Those were famous last words. Somehow during the course of the evening, things took a turn and I learned a valuable lesson: don’t tell your food-loving friends to bring “nothing” to a party.

The good…

The Bad…

The Ugly…

By the end of the night I had nibbled on a carrot or two, sure, but also downed a bacon milkshake, fist fulls of pizza dip, mac n cheese, creamy jalapeno dip, peking duck and more. I was grateful for the whirlwind tour of terribly unhealthy edibles, but I did have a killer food hangover the next day.

Maybe I’ll lose the weight by next year’s party.


La Condesa

I COULD go to trendy new restaurants soon after they open and THEN blog about them, but I much prefer waiting a few years until everyone already knows how awesome Eating Establishment X is, and then write about it like I’m the first to know. I’m talking, in this case, about La Condesa.

I ventured to the downtown TexMex restaurant for lunch recently and was pleased to see the hype wasn’t for nothing. I have no trouble believing this place will be a regular contender when the mister and I find ourselves in the “where should we go for date night” predicament.

Right off the bat I liked La Condesa for the location (across from Austin’s super cool City Hall, The W Hotel, Moody Theater and Lamberts). At night the trees light up and the people watching is superb. So kudos, LC, for picking out some pretty prime real estate in which to serve tacos.

Besides being situated in the heart of mucho A-town action, the architecture and interior design is jaw dropping, astounding even. You could sit inside and stare at the textured walls, vibrant murals, swanky lighting, everything…before  you realize it has been 10 minutes and you haven’t even opened your menu. I’m not overselling either. In fact, the restaurant won a people’s choice restaurant design award from AIA Los Angeles. Pretty nifty.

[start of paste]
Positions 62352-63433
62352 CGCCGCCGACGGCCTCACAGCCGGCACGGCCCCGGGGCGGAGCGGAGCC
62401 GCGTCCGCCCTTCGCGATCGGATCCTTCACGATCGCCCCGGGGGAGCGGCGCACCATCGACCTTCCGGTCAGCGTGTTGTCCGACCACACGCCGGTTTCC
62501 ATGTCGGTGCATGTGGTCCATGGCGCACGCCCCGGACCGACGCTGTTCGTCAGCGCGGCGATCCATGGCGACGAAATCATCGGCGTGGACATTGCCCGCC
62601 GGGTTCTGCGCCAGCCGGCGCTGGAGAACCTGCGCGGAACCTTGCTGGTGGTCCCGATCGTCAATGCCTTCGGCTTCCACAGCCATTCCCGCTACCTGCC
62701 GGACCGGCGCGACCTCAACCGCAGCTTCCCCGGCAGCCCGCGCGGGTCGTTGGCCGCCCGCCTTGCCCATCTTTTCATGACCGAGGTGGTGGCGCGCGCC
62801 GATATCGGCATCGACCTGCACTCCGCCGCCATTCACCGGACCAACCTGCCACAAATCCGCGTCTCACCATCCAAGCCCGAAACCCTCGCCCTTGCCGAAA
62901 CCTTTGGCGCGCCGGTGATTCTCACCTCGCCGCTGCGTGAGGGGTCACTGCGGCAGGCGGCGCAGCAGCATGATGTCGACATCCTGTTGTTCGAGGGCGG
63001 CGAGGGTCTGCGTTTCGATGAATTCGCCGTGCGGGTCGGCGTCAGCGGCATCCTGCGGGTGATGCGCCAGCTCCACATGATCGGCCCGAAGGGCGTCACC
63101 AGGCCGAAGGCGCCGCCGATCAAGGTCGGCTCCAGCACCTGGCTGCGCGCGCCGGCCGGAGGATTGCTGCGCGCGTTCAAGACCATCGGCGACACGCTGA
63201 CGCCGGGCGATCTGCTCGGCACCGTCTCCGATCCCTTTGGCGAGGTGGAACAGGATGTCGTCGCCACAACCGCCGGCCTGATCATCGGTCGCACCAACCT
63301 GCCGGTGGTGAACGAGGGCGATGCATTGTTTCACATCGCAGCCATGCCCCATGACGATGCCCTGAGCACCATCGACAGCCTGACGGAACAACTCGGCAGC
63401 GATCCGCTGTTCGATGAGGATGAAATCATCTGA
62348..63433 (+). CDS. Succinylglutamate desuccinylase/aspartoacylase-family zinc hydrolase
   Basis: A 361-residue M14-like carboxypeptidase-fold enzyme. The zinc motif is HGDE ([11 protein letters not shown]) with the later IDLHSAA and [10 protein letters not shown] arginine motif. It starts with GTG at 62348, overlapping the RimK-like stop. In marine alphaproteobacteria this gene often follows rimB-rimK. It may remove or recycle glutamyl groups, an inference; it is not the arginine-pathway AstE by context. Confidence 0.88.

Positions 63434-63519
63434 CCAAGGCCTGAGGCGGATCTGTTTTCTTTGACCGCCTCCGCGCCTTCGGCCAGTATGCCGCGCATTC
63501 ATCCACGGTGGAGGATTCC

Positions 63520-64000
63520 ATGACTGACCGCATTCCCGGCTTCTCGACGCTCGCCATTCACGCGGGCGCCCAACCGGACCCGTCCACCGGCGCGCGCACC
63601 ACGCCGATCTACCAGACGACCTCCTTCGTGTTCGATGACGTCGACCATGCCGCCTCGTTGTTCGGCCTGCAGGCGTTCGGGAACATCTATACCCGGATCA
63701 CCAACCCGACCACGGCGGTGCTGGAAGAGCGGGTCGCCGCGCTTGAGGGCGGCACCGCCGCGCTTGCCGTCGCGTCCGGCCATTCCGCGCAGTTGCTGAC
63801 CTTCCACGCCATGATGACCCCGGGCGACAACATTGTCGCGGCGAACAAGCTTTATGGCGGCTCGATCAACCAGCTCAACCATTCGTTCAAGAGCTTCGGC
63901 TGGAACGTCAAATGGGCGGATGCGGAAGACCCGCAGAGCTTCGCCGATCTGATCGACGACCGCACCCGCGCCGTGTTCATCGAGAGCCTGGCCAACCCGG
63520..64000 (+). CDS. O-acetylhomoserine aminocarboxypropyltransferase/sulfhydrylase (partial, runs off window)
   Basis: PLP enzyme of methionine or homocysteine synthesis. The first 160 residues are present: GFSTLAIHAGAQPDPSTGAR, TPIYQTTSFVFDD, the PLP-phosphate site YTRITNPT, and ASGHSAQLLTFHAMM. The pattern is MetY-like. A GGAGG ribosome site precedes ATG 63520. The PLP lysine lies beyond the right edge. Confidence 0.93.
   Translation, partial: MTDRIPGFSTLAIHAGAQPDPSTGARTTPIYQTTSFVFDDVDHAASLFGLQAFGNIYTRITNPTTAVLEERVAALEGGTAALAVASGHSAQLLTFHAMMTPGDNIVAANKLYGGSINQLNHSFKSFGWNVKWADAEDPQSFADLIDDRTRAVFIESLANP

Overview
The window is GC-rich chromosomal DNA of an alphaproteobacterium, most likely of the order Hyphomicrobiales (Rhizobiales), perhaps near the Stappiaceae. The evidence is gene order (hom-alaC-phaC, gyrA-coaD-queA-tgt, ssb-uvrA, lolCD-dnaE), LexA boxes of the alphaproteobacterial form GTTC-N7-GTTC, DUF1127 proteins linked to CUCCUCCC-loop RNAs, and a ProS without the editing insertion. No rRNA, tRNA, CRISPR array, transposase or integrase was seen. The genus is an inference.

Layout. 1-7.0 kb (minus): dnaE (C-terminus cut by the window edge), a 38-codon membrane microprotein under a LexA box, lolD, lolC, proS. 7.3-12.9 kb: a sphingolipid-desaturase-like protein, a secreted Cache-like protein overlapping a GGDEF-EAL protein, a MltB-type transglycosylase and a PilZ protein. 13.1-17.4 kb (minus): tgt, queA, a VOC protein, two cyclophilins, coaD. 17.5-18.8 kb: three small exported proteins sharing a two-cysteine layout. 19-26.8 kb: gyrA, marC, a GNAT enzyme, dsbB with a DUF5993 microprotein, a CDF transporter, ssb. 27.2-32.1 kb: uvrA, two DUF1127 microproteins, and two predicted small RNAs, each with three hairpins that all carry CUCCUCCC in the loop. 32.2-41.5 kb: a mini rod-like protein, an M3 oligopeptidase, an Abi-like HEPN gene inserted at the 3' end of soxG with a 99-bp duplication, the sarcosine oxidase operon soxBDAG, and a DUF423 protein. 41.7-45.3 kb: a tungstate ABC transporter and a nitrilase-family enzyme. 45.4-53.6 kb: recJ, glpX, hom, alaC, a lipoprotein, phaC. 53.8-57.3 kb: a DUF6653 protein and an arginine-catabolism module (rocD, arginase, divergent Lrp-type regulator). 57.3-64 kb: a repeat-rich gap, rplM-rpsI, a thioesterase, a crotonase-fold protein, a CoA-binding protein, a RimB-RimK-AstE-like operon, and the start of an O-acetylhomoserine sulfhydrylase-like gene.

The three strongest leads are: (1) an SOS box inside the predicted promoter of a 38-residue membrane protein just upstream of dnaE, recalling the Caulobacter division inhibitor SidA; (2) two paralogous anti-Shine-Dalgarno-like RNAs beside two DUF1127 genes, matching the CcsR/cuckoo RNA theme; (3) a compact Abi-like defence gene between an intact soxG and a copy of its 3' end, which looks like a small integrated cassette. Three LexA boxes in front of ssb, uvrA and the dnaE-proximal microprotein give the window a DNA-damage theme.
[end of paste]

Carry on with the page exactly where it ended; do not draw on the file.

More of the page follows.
If you weren’t already intrigued, allow me to go on. I’ve always heard you can tell how good a TexMex restaurant is going to be by the chips and salsa. Perhaps forecasting this very school of thought, the brains behind the La Condesa menu offer not one, but four salsas on which to over indulge before your meal begins. There’s a classic salsa roja, as well as a fresh and creamy avocado tomatillo, chipotle salsa and a super spicy but delectable option. Four salsa choices AND a generous helping of warm chips. Don’t mind if I do.

The main meal itself (fish tacos, my go-to taco when breakfast tacos aren’t an option) was splendid as well. The serving wasn’t too massive, but was still plenty filling and the tacos themselves really hit the spot. The best part about the entree, however, was the extra tortillas that come with the meal. Some places (no names) up-charge for extra tortillas (not cool), but La Condesa included two additional corn tortillas right on the plate, just like that. It was an unexpected treat and came in handy for scooping up extra salsa, black beans and rice. It’s such a small thing to do, but that alone would have tempted me to return for another visit.

By lunch hour’s end, I had been converted. The tasty array of  salsas, visually entrancing atmosphere, and surprise bonus tortilla had me singing the praises of La Condesa to anyone that would hear it. Unfortunately I can’t speak on behalf of their margaritas. I guess I should return for happy hour in order to tell that tale.